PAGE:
News Ticker

A Life

David Hyde Pierce is outstanding as a neurotic, single, middle-aged NYC gay man in this audacious, unsettling and boldly presented contemporary play.

Share your thoughts in the comment section below.

David Hyde Pierce in Adam Bock’s “A Life” (Photo credit: Joan Marcus)

David Hyde Pierce in Adam Bock’s “A Life” (Photo credit: Joan Marcus)

[avatar user=”Darryl Reilly” size=”96″ align=”left” ] Darryl Reilly, Critic[/avatar]David Hyde Pierce is awesome delivering an intricate, serio-comic monologue during the first 30 minutes of Adam Bock’s audacious, unsettling and boldly presented eighty-five minute play.

In A Life, Mr. Pierce is Nate Martin, a 54 year-old, single gay man originally from the Midwest, living in Manhattan, who works as a proofreader for an advertising agency.   A detailed list of his numerous ex-boyfriends, his adoration of astrology and descriptions of his group therapy sessions all add up to a self-portrait of a quintessential neurotic New Yorker.  The hermetic environment is occasionally shattered by the sounds of the city from outside Nate’s comfortable apartment.

Pierce coolly addresses the audience while delivering this mundane litany.  His superb comic timing, long evident on the television situation comedy Frasier, is on glorious display here.  That quality combined with his dramatic depth and soothingly funny delivery makes this opening sequence mesmerizing.

There is also the suspenseful feeling of where is this all going?  Eventually we do find out and it’s stunning and fantastical.

The action shifts to Central Park where we meet Nate’s best friend Curtis.  He is a younger gay man and the two have a jovial and intense conversation as best friends do.

Mr. Bock presents an expertly conceived take on the milieu of contemporary life and upends it with breathtaking and emotionally charged revelations.  Bock’s dialogue is authentically straightforward and his characters all have a rich sense of reality.   To go from the commonplace to the profound is a great achievement.  It’s like Neil Simon crossed with Samuel Beckett.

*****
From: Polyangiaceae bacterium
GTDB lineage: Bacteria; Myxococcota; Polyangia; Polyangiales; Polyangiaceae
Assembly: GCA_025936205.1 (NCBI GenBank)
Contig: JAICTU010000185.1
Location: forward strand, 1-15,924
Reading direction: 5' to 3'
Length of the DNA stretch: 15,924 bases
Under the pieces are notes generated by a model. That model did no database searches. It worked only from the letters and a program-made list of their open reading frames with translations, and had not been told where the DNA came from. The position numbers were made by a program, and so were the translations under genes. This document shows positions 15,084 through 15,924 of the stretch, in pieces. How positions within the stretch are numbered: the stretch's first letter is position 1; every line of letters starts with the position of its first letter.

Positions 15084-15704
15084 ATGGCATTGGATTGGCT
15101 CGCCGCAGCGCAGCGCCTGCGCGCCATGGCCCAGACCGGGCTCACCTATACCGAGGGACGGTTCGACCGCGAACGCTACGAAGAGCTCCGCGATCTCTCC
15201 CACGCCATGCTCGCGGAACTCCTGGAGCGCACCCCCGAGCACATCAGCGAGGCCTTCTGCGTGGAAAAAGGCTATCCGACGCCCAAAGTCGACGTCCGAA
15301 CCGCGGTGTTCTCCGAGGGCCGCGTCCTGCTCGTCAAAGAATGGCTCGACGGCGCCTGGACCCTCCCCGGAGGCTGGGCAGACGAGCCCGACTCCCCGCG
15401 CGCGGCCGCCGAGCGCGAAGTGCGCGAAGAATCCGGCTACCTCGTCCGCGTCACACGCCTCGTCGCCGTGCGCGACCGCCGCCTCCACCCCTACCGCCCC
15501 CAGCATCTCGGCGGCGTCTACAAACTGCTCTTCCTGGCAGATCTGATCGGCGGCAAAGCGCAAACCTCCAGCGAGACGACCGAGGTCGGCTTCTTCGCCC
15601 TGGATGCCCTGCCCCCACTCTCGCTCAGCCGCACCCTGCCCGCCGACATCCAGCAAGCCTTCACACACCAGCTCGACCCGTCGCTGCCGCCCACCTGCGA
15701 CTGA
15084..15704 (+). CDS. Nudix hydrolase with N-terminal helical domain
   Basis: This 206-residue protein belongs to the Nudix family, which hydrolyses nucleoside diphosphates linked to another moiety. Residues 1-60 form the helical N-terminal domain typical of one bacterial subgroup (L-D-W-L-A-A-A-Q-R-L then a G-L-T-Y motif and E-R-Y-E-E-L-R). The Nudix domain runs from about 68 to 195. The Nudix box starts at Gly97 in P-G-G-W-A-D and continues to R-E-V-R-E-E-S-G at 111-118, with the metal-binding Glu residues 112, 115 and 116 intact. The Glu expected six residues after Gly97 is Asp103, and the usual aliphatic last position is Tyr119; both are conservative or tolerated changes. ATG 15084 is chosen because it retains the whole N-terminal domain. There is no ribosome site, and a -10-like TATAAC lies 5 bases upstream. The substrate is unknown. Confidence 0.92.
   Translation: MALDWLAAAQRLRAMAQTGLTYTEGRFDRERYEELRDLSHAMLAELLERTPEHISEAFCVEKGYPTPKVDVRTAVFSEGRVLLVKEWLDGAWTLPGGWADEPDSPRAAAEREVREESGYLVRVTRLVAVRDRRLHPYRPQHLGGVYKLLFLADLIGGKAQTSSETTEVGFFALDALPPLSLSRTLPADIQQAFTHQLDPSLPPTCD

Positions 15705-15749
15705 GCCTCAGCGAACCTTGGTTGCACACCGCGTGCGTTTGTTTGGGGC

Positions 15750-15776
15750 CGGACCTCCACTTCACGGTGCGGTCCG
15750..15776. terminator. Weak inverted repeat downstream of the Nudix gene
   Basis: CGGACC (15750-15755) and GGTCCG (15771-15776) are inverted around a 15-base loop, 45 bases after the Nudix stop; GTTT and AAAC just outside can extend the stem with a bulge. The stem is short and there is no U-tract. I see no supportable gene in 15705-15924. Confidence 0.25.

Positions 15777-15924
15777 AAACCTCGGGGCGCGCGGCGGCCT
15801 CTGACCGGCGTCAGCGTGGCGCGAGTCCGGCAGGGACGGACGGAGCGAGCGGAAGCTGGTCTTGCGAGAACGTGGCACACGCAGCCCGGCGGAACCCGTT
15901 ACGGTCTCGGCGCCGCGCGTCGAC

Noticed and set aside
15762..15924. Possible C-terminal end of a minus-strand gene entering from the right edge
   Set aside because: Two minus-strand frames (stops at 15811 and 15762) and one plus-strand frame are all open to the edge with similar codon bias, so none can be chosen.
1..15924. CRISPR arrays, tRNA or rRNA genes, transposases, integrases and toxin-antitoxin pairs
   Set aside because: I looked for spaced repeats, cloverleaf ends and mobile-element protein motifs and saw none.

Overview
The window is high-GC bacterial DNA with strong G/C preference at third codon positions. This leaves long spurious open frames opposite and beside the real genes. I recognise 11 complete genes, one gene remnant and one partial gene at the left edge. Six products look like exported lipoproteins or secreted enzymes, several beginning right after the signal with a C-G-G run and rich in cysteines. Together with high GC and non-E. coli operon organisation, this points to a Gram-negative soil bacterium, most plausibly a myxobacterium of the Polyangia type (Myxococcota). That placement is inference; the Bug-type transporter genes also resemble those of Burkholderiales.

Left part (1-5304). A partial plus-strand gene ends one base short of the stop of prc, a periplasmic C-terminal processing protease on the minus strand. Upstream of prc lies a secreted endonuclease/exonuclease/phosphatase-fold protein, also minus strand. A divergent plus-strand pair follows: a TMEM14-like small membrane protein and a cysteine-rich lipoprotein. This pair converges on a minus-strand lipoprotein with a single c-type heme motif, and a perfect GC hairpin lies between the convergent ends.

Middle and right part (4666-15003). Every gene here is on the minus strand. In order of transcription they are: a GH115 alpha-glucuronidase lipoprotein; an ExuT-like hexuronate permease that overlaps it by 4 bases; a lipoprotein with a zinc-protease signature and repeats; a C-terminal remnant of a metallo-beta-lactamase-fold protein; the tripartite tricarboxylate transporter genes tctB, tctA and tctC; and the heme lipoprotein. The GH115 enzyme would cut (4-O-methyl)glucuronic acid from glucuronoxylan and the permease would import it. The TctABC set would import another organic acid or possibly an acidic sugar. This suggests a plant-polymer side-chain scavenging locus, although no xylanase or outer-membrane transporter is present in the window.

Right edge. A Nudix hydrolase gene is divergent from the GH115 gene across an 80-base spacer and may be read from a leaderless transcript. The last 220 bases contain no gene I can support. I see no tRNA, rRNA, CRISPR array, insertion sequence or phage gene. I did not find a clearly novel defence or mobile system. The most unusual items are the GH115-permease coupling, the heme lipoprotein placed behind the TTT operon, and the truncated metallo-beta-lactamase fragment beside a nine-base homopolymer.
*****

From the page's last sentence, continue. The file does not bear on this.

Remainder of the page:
Director Anne Kauffman’s staging perfectly renders the ordinary aspects that are depicted with measured pacing, real-life movements and sparkling performances from the cast.  Ms. Kauffman’s realization of the play’s turning point is a coup-de-theatre.  Static repetitiveness on stage may have never before been so compelling.

Marinda Anderson, Lynne McCollough and Brad Heberlee in a scene from Adam Bock’s “A Life” (Photo credit: Joan Marcus)

Marinda Anderson, Lynne McCollough and Brad Heberlee in a scene from Adam Bock’s “A Life” (Photo credit: Joan Marcus)

Bearded and often soft-spoken, Brad Heberlee as Curtis is delightfully animated and low-key when needed to be.  Mr. Heberlee wonderfully conveys the essence of a best friend and his chemistry with Pierce is marvelous.

In other roles, Marinda Anderson, Nedra McClyde and Lynne McCollough are each vividly exceptional.  To go further in describing their characters would ruin the surprises of the play.

Scenic designer Laura Jellinek’s spacious sets are eerily natural and the transitions from one to another are amazing.  Adding to the production’s ethereal aspects is Matt Frey’s crisp and haunting lighting design.

Arguing couples, rowdy neighbors, ringing phones and sirens are all elements of Mikhail Fiksel’s intrusively evocative sound design.

Costume designer Jessica Pabst provides an array of contemporary outfits that impeccably represents each character.

With brooding stillness and every day comedy, A Life is aptly titled and is a powerful experience.

A Life (extended through December 4, 2016)

Playwrights Horizons, 416 West 42nd Street, in Manhattan

For tickets, call 212-279-4200 or visit

Running time: 85 minutes with no intermission

Share your thoughts in the comment section below.

Leave a comment

Your email address will not be published.

This site uses Akismet to reduce spam. Learn how your comment data is processed.